BALLERING v. STATE OF UTAH ATTORNEY GENERAL et al

Filing 5

MEMORANDUM re: 1 Complaint ; 2 Amended Complaint. See order filed as a separate entry. SIGNED BY HONORABLE JENNIFER P. WILSON ON 2/17/2021. 2/17/2021 ENTERED AND COPIES MAILED AND E-MAILED.(EDLEBLUTE, VICTORIA)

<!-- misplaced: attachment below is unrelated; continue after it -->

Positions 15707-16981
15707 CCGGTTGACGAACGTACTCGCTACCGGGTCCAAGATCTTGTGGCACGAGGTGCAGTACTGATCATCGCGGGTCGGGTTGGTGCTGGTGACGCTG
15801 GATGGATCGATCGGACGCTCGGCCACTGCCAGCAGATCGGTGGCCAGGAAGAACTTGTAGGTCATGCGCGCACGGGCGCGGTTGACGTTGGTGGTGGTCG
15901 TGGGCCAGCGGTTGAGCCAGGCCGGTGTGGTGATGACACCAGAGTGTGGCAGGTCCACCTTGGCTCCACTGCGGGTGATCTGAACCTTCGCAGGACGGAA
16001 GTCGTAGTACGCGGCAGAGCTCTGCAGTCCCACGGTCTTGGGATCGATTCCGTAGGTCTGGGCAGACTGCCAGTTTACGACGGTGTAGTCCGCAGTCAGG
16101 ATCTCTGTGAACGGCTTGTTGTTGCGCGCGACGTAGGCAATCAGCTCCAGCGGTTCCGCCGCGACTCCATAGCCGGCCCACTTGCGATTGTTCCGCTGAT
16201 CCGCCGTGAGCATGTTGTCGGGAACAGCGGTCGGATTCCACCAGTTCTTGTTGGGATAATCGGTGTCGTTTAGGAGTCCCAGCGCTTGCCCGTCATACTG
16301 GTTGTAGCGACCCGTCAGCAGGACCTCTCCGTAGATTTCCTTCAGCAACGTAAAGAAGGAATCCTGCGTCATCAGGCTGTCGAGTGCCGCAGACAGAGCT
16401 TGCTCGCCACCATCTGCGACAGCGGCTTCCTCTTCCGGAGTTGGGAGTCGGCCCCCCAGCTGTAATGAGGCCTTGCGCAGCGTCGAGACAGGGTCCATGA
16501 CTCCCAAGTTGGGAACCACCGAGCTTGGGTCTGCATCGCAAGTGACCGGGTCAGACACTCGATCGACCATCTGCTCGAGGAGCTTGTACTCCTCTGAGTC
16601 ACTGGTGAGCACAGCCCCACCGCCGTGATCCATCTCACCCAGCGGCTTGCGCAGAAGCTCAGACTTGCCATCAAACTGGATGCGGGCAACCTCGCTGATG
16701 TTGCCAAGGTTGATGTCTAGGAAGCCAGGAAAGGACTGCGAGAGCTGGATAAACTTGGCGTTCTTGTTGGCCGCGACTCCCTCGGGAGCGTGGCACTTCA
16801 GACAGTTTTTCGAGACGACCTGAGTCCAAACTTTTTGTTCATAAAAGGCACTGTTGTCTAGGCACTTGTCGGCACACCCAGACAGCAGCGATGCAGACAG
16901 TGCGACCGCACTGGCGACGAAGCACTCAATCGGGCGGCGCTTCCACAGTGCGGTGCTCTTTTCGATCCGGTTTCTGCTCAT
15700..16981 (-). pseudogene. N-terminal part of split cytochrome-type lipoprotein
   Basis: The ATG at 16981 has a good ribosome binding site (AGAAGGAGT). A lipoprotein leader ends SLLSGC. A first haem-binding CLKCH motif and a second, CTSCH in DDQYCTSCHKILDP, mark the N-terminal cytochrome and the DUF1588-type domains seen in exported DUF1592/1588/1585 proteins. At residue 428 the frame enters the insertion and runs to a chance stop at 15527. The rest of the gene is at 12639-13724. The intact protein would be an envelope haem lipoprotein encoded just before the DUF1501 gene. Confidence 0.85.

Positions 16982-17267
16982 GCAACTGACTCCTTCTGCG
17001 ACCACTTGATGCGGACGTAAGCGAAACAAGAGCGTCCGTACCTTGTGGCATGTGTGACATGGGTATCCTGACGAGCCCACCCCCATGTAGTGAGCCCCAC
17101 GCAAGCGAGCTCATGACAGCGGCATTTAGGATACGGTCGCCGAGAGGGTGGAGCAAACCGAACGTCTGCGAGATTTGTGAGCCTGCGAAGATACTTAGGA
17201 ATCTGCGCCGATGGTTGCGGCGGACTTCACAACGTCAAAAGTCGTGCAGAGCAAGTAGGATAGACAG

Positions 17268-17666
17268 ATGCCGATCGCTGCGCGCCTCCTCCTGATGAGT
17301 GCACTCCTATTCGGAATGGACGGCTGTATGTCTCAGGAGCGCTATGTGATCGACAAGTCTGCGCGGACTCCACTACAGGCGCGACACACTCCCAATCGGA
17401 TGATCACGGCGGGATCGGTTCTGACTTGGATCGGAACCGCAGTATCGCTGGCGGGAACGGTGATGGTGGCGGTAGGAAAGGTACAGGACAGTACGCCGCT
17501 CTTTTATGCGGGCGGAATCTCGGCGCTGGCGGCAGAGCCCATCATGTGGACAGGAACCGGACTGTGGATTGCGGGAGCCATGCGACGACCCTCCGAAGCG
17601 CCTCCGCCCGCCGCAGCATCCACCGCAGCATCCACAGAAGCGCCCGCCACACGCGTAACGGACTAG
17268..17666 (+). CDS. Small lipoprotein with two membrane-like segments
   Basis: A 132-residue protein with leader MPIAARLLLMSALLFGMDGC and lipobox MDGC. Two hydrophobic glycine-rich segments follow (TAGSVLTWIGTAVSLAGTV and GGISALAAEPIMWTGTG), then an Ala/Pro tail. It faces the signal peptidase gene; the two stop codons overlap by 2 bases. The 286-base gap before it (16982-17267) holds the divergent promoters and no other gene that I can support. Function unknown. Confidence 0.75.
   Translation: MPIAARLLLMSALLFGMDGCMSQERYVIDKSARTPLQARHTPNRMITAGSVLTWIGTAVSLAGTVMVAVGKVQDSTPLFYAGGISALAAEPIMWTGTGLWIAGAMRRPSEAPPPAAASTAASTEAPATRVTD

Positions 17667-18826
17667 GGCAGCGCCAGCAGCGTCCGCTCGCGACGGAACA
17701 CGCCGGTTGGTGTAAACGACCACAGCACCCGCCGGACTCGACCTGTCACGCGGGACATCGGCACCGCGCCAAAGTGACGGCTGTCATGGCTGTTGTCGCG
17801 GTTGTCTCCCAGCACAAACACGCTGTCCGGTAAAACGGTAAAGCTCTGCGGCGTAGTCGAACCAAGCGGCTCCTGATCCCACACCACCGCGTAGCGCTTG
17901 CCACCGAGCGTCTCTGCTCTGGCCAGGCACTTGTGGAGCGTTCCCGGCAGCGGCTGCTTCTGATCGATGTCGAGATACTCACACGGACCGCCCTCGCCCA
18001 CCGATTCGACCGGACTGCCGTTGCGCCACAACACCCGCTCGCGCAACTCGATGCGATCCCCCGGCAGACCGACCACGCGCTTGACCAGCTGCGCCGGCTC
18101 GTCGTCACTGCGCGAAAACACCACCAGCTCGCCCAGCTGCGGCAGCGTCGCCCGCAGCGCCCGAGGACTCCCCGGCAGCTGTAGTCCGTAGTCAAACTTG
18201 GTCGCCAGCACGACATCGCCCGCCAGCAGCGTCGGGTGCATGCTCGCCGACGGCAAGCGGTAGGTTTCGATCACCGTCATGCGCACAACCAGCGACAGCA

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Case 2:21-cv-00069-JPW Document 5 Filed 02/17/21 Page 1 of 6 IN THE UNITED STATES DISTRICT COURT FOR THE EASTERN DISTRICT OF PENNSYLVANIA SCOTT LYNN BALLERING, Plaintiff, v. STATE OF UTAH ATTORNEY GENERAL, et al., Defendants. : : : : : : : : : : Civil No. 2:21-CV-00069 Judge Jennifer P. Wilson MEMORANDUM This is a civil case in which Plaintiff Scott Lynn Ballering (“Ballering”) brings claims against several government actors, private companies, and court personnel arising from alleged wrongdoing during the sale of a property located in Utah. For the reasons that follow, the case is dismissed for lack of subject matter jurisdiction. BACKGROUND AND PROCEDURAL HISTORY This case began on January 3, 2021, when Ballering, who is proceeding without counsel, filed a complaint and an amended complaint, which appear to be identical copies of the same document. (See Docs. 1–2.) The amended complaint names as defendants the Attorney General for the State of Utah, the Insurance Department of Utah’s Attorney General’s office, the Attorney General for the State of Washington, the “Federal Department” of the Federal Bureau of Investigation 1 Case 2:21-cv-00069-JPW Document 5 Filed 02/17/21 Page 2 of 6 (“FBI”), the Southern Utah Title Company, and all judges and court employees of the United States District Court for the Eastern District of Pennsylvania. (Doc. 2.) According to the allegations in the amended complaint, Ballering was attempting to sell a house located in Hurricane, Utah when he discovered that the house had not been built according to “National Building Codes.” (Id. at 3.) Upon his discovery of this information, the prospective buyers of the house, the Hendersons, “chose to cancel the purchase by using a form that was from the Realtor Association of Utah.” (Id.) The form used by the Hendersons was intended for use by professional realtors and was not intended for use in sales conducted by homeowners, like the sale in question in this case. (Id.) Additionally, the form “was not a cancellation form.” (Id.) Ballering alleges that the Hendersons never presented him with a cancellation form and he “never signed the form.” (Id.) Nevertheless, the escrow officer who was involved in the sale “provided the Henderson’s [sic] with the form and then did activities like a Realtor would normal[ly] do,” which included emailing the form to Ballering. (Id.) Ballering “confronted” the escrow officer about her role in the sale, and the escrow officer said that she “was just helping” the Hendersons. (Id.) Ballering reported the actions of the Hendersons and the escrow officer to the Utah Attorney General’s office and the Insurance Department of the Utah 2 Case 2:21-cv-00069-JPW Document 5 Filed 02/17/21 Page 3 of 6 Attorney General’s office. (Id.) He additionally reported it to the FBI via an online form and later in person in an FBI field office in Portland, Oregon. (Id.) Upon receiving Ballering’s complaint, the Insurance Department solicited affidavits from the Hendersons and the escrow officer, but not from Ballering. (Id.) Ballering alleges that the signatures from him and the Hendersons “do not match the signatures of other documents signed in the same period.” (Id.) After filing complaints with Utah law enforcement officers and the FBI, Ballering also requested “assistance” from the Attorney General of Washington State, as he was then residing in that state. (Id.) Days before Ballering was scheduled to meet with the Washington Attorney General, however, the Attorney General “abruptly canceled” the meeting. (Id.) Ballering speculates that the meeting was canceled because the Washington Attorney General “is also a Mormon.” (Id.) Ballering alleges that Defendant Southern Utah Title Company was not registered to perform escrow work in Utah at the time of the sale of the house. (Id.) In addition to suing the defendants located in Utah and Washington, Ballering also names as defendants “all other judges and court employees” of the Eastern District of Pennsylvania. (Id. at 1.) This claim is based on “[l]ack of performance for judges that do not prosecute in their own courts or transfer cases to other states for local prosecution & all court employees for not upholding the 3 Case 2:21-cv-00069-JPW Document 5 Filed 02/17/21 Page 4 of 6 laws of the land.”1 (Id.) Ballering also alleges the existence of “[a]n inept lazy judge that closed the case without properly investigating the charges by simply looking at the evidence or has personal interest to protect, or is guilty of the one or more of the seven deadly sins or religious differences, sexual orientation differences or philosophical differences or can not ask for assistance to download the evidence or whatever the reason” and alleges “[d]iscrimination.” (Id. at 4.) By way of remedies, Ballering seeks “100,000,000 in fines distributed between all defendants” and a series of other punitive measures against the defendants. (Id.) The case was assigned to the undersigned pursuant to a designation under 28 U.S.C. § 292(b). DISCUSSION A district court is continually obligated to review whether it has subject matter jurisdiction and must raise subject matter jurisdiction issues sua sponte. Fort Bend Cty., Tex. v. Davis, 587 U.S. __, 139 S. Ct. 1843, 1849 (2019). “If the court determines at any time that it lacks subject-matter jurisdiction, the court must dismiss the action.” Fed. R. Civ. P. 12(h)(3). 1 This allegation appears to refer to two earlier cases in the Eastern District of Pennsylvania in which Ballering also raised claims arising from the sale of the home in Hurricane, Utah, both of which were transferred to the United States District Court for the District of Utah. See Ballering v. State of Utah, No. 2:20-CV-06196 (E.D. Pa. Jan. 12, 2021); Ballering v. State of Utah Office of Att’y Gen., No. 2:20-CV-06332 (E.D. Pa. Jan. 11, 2021). 4 Case 2:21-cv-00069-JPW Document 5 Filed 02/17/21 Page 5 of 6 A district court’s subject matter jurisdiction must be based on either federal question jurisdiction or diversity jurisdiction. See 28 U.S.C. §§ 1331–32. A district court has federal question jurisdiction over “all civil actions arising under the Constitution, laws, or treaties of the United States.” 28 U.S.C. § 1331. A court has diversity jurisdiction when the parties are citizens of different states and the amount in controversy exceeds $75,000. 28 U.S.C. § 1332. Diversity between the parties must be complete, which means that, “unless there is some other basis for jurisdiction, ‘no plaintiff may be a citizen of the same state as any defendant.’” Lincoln Benefit Life Co. v. AEI Life, LLC, 800 F.3d 99, 104 (3d Cir. 2015) (quoting Zambelli Fireworks Mfg. Co. v. Wood, 592 F.3d 412, 419 (3d Cir. 2010)). The court does not have diversity jurisdiction in this case because Ballering is a resident of the State of Washington and names the Attorney General of that state as a defendant, see Doc. 1 at 1, thereby defeating complete diversity between the parties. Accordingly, the court may only exercise subject matter jurisdiction if federal question jurisdiction is present. Ballering alleges that federal question jurisdiction is present because of Defendants’ “[f]ailure to properly investigate and enforce Copyright & Forgery laws and failure to enforce NMLS license requirements for Southern Utah Title Company,” but does not allege any facts to support these allegations. (See Doc. 1 at 2.) To the contrary, all of the claims in Ballering’s complaint appear to arise 5 Case 2:21-cv-00069-JPW Document 5 Filed 02/17/21 Page 6 of 6 from alleged wrongdoing during a real estate sale. (See id.) These claims may be framed as breach of contract claims, quiet title claims, or tort claims, but however they are framed, they are clearly state law claims over which the court may not exercise federal question jurisdiction. The only claim that potentially raises a federal question is the claim against the judges and employees of the Eastern District of Pennsylvania. That claim, however, is wholly frivolous, and a frivolous claim against a federal judge is not sufficient to confer federal question jurisdiction. See, e.g., Winslowet-Alps v. Harris, 2020 WL 4719106 (S.D.N.Y. Aug. 13, 2020); Wiley v. Wilkins, 134 F. Supp. 3d 308, 309–10 (D.D.C. 2015); see also Perry v. Merit Systems Protection Board, 137 S. Ct. 1975, 1984 (2017) (noting that claims must be more than “insubstantial or frivolous” to invoke federal question jurisdiction). Accordingly, there is no basis for the court to exercise federal question jurisdiction, and this court therefore does not have subject matter jurisdiction. CONCLUSION For the foregoing reasons, this case is dismissed for lack of subject matter jurisdiction. An appropriate order follows. s/Jennifer P. Wilson JENNIFER P. WILSON United States District Court Judge Middle District of Pennsylvania Dated: February 17, 2021 6